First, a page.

Spotlight On: Omaha Improv Festival

DSC_0807The first time I heard about The Omaha Improv Festival I was excited to submit and perhaps perform in a place I’d never played before, until I realized I was already set to play in Del Close Marathon. I know I’m not the only one. There’s a lot of curiosity about the sophomore festival. I got to talk with Dylan Rohde about the festival and the city. The festival is coming together quickly and it could be a great place to go experience something new.

Omaha is a bit of a mystery to many performers from outside the region. Many performers have never visited to perform before. What’s the scene like? What are some of the things you celebrate in your improv?

The scene started 3 years ago, and most weekly performers have been doing it 1-2 years right now. We have about 40 people who perform regularly, and they are very dedicated to helping make the community thrive. There is a little bit of a mix between stand-up and theatre, but we’re mostly our own entity. Characteristics of our style is that we play a little slower, average scene is 2-4 minutes, but they are fairly focused on game, while still have solid relationships. Above all else, we strive to have fun in every scene.

The Backline

The Backline

Backline is the main venue. What’s the venue like? What kind of audiences generally come on down for shows there?

The venue is sharp, and fairly large. The entire space consists of a large lobby, performance area, green room, costume and props room, warm-up room, and small rehearsal/sketch room. It’s downtown, just outside of the historic Old Market. Our audience is generally 24-34 and a mix between small groups of friends or dates.

Last year you had some great coaches and surprises. Outside of a performance slot, what can visitors expect to get out of the weekend?

You can still expect some amazing shows performed by both our great coaches, and some good teams visiting. We are bringing in a very heavy UCB list of coaches this time around, but their individual styles are very different. This time around, we have everything located downtown. The hotel is 1 block away, and will also be the location for one of the workshops. This should make it very convenient to get around. If you fly here, you shouldn’t even need to rent a car. The furthest anyone will travel for a show is 5 blocks. This should also give them a chance to go explore our city. May is also the most beautiful month in Omaha, before it gets too hot, just after it was too cold. The city is completely covered in green and the temperature is perfect.

Your festival this year runs from Wednesday until Sunday. Many performers sometimes shy away from festivals if they’re likely to be scheduled on days they can’t get away from their day jobs. How will the scheduling of local and out of town groups be set up this year on weekdays?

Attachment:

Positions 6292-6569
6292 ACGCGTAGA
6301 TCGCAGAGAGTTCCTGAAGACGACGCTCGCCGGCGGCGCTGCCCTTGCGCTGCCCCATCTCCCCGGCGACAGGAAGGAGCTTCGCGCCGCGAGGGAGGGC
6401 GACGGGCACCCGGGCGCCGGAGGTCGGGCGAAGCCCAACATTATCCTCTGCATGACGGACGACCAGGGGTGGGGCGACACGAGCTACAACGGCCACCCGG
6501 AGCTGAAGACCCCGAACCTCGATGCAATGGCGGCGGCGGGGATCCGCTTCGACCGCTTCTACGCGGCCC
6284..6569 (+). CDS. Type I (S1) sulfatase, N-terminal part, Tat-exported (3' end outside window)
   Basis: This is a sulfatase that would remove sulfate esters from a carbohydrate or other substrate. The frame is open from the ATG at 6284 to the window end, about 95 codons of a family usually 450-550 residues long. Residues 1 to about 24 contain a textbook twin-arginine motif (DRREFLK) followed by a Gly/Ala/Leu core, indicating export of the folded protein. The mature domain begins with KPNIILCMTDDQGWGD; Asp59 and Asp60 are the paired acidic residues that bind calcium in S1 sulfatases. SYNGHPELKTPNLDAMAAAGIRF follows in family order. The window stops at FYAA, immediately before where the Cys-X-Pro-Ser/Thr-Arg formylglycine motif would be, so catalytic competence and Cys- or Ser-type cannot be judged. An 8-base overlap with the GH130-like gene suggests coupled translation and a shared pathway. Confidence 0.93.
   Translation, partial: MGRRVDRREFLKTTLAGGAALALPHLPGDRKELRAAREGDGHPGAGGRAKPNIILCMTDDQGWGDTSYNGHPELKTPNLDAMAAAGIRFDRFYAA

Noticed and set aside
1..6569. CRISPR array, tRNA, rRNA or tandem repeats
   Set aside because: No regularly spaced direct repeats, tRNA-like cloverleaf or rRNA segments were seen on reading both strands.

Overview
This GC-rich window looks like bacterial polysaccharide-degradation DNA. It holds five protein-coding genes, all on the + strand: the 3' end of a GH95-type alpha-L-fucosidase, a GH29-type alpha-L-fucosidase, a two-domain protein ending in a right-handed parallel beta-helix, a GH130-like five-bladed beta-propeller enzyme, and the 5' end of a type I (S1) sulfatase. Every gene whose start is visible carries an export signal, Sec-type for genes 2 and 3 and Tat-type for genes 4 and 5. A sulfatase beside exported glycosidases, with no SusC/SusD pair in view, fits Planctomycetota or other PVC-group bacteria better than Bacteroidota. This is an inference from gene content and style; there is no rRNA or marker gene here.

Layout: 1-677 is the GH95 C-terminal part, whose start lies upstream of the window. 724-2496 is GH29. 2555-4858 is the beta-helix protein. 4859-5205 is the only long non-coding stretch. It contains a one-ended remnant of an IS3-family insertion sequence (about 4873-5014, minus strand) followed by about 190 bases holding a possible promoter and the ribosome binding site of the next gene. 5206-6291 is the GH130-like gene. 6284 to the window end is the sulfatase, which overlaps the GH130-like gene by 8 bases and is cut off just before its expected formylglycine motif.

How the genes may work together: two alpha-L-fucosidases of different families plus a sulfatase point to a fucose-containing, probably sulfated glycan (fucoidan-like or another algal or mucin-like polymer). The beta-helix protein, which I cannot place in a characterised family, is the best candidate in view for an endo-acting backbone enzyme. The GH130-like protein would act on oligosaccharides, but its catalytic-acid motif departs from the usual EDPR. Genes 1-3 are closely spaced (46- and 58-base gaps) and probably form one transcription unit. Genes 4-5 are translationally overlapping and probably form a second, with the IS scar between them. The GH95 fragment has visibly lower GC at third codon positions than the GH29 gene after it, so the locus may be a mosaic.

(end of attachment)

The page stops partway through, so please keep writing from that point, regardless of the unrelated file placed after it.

The weekday slots are more designed for our new local teams to get a chance to be a part of this. We try an be as inclusive as we can, and this is the best way for us to do this, and still maintain a killer line-up during the weekend. We don’t really expect outsiders to be here for the Wednesday night show, or probably even Thursday.

Who wouldn't want to ride this?

Who wouldn’t want to ride this?

The show is going to be near the Old Market. Many visitors aren’t familiar with the area. What can they do during the day in Omaha? What are some of the best places to eat around the venue and hotel?

My favorite place for lunch in all of Omaha, or really any city I’ve been in, is Block 16. If you like burgers, gyros, or phillies, this place is for you. They also have great unique sandwiches like a buffalo burger with duck confit as their daily specials. Pretty much all the restaurants downtown have great food though, and are all within just a couple blocks. The Old Market is great for people who want to walk around old brick streets and check out a huge array of stores for blocks and blocks consisting of many antique shops along with fashion, music, and other ‘mall-type’ shops. We also suggest everyone check out the Henry Doorly Zoo while here, it’s one of the best in the nation. They can also easily walk down to see the Missouri river, or cross it and start gambling.

Every festival strives to showcase great improv to local audiences and each festival has different goals in that regard. What are you really hoping to showcase to your audience? What kind of shows are you looking for to come and perform?

Even more than our audience, we do this for our performers. We want them to see what else is out there in the world. See how other cities perform, learn from some of the best coaches out there, and above all else, have fun. We want people who want to have fun to come and perform.

Everything that’s been said of the 2013 festival is that it went off great. 2014 is an opportunity to grow and try new things. What are you really hoping to accomplish in this year’s festival?

Last year, one of the biggest downfalls was that performers stayed at a single venue all night because it was too much travel or hassle to bounce around. this year, we’re hoping people go from one venue to the next to see the shows they want to see. We also brought in over twice as many coaches, and half of them are female, compared to last year’s mostly all-male line-up.

When the festival’s done and people go home what do you hope people will be saying about the festival and the improv community in Nebraska?

I hope they say the same things they did last year, including that we aren’t jokey, we’re very accepting and friendly, and this is one of the most professionally put together mid-sized city improv festivals they’ve been to.


Submissions for Omaha Improv Festival 2014 are open right now, but won’t be for long. You can submit right now.

Photos courtesy of The Omaha Improv Festival and Schubox Photography

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